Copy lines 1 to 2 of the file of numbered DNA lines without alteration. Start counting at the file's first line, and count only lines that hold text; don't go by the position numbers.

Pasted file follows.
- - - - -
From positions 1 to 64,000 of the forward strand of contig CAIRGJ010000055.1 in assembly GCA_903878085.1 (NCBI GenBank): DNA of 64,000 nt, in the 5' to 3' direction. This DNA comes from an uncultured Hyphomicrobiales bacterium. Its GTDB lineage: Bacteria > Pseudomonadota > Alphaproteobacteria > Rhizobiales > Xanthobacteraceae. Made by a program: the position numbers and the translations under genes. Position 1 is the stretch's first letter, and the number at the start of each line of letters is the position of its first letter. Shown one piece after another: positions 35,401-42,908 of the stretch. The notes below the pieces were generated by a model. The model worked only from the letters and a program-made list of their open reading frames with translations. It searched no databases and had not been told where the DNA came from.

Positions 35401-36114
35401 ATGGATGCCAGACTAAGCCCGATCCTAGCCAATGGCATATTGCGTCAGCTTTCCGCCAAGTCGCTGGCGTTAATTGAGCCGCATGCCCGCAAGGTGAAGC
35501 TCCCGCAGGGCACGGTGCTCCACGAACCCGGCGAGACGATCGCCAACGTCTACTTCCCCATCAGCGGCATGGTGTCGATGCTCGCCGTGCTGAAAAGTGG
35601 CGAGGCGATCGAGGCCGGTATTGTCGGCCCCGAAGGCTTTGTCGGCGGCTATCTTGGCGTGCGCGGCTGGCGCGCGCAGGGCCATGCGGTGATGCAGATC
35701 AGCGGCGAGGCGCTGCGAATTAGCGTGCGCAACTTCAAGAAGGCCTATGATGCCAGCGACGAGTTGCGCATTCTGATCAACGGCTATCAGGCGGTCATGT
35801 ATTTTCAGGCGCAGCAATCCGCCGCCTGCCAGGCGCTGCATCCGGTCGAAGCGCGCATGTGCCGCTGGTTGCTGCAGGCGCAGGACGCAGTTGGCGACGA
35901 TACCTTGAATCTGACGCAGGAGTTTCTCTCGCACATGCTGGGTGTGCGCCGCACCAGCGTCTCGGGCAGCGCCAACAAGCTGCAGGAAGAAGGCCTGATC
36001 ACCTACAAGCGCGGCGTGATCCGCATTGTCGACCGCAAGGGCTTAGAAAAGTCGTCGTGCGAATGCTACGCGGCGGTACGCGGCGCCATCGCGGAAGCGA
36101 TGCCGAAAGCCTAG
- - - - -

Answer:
From positions 1 to 64,000 of the forward strand of contig CAIRGJ010000055.1 in assembly GCA_903878085.1 (NCBI GenBank): DNA of 64,000 nt, in the 5' to 3' direction. This DNA comes from an uncultured Hyphomicrobiales bacterium. Its GTDB lineage: Bacteria > Pseudomonadota > Alphaproteobacteria > Rhizobiales > Xanthobacteraceae. Made by a program: the position numbers and the translations under genes. Position 1 is the stretch's first letter, and the number at the start of each line of letters is the position of its first letter. Shown one piece after another: positions 35,401-42,908 of the stretch. The notes below the pieces were generated by a model. The model worked only from the letters and a program-made list of their open reading frames with translations. It searched no databases and had not been told where the DNA came from.

Positions 35401-36114